Wednesday, 11 November 2009

FRANCE: digital radio rollout hangs in the balance

The much delayed report on digital radio commissioned by the French government from Marc Tessier, former CEO of France Televisions, was published on Monday 9 November 2009. It suggested that the planned launch of France’s first digital radio stations in mid-2010 was “implausible” and it proposed that an economic model for digital radio needed to be identified before an estimated 600m to 1bn Euros is spent over the next ten years on the rollout of digital radio in France.

The 54-page report raised queries concerning almost all the various aspects of digital radio implementation: the funding, the T-DMB standard adopted in France, the date for FM switch-off, and the cost of simulcasting on both analogue and digital spectrum for a ten-year period. It concluded: “There is still time to consider the appropriateness of pursuing digital terrestrial radio, at the point when several players are unwilling to endorse its prerequisites [coverage, reception quality] or to pay for the additional transmission costs for ten years”.

Interviewed in Le Figaro, Tessier was asked if digital radio should be halted altogether. “That’s for the radio bosses to decide. But I believe there is serious doubt over the desirability of a project that will take ten years, at a time when a new radio platform is evolving at great speed via mobile phone networks. Digital terrestrial radio has less to offer now than it did three years ago. Where will we be in five years time?”

Asked what the crucial issues are, Tessier said: “The coverage area and the number of stations available to every citizen would be the main benefits of the project. That is why each radio station owner must commit to covering at least 90% of the population, which involves huge costs at a time when radio advertising revenues are declining under pressure from new media. If we reduced the coverage area to cut the costs, the project would attract little interest”.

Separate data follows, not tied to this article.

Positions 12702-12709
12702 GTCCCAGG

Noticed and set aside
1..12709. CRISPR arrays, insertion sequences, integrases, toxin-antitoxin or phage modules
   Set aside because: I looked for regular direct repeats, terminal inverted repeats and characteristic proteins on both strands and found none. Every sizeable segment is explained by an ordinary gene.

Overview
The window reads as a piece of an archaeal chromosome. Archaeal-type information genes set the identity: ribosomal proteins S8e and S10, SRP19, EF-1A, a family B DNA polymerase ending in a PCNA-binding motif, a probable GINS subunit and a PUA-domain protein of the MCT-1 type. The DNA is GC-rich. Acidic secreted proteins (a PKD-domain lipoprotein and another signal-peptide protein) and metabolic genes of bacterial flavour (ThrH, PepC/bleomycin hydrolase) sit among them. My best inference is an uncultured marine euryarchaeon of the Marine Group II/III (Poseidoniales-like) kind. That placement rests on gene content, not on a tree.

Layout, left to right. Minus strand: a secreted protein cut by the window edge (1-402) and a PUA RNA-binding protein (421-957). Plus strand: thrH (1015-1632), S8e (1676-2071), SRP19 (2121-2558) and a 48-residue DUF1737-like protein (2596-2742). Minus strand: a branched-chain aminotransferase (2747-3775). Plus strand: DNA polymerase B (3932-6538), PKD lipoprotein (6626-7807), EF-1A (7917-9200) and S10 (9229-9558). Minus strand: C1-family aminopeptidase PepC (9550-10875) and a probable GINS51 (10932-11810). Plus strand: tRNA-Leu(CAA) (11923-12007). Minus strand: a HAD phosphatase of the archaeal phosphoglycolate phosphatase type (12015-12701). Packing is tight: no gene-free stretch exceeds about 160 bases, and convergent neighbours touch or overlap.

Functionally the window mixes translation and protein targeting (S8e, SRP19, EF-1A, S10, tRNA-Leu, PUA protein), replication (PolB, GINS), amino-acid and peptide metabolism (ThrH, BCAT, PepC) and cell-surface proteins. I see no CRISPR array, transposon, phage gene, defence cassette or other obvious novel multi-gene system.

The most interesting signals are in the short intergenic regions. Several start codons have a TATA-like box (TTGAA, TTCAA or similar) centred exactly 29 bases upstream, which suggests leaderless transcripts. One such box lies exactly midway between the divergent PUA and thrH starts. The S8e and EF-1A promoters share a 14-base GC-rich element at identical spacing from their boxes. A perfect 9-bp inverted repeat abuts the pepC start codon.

Also interviewed in Le Figaro, Rachid Arhab, president of the CSA [France’s broadcast regulator] digital radio working group, was asked if the report threatened the future of digital radio. “I am not bothered”, he responded. “This report is but one part of the digital radio project, and we are now awaiting the Hamelin report on the funding for radio groups. I recall that the letter to Tessier commissioning this report explicitly required it ‘to map out the successful path for digital terrestrial radio’ based on the notion of public funding.”

Asked whether digital terrestrial radio would be overtaken by other radio platforms, Arhab said: “Technology is evolving very quickly. But the longer we wait, the more difficult it will be. In ten years time, perhaps a significant portion of listening will no longer be delivered by radio waves. But that would pose a major problem in terms of platform neutrality. If there is no digital terrestrial radio platform, then public radio will be obliged to negotiate with the internet service providers for distribution. The CSA does not want to take digital radio away from radio receivers. For each new problem, we find a solution”.

Asked when digital radio will launch, Arhab said: “I can no longer give a precise date.”

The commercial radio owners started meeting the evening the report was published to draft their response, which they will deliver to the CSA by 23 November.

L’Express newspaper commented: “Without a huge effort from the radio industry, which right now does not believe in it, digital terrestrial radio is doomed to failure even before it starts”.

2 comments:

Anonymous said...

Some corrections : Mr Rachid Arhab is not the President of the French radio authority.

All radio stations had signed their contract with the French Radio Authority since a few weeks for the digital transmission.

Grant Goddard said...

Thanks for the feedback, Anonymous.

The text above says: "Rachid Arhab, president of the CSA [France’s broadcast regulator] digital radio working group ....."

Not perfect English, I admit, but not incorrect.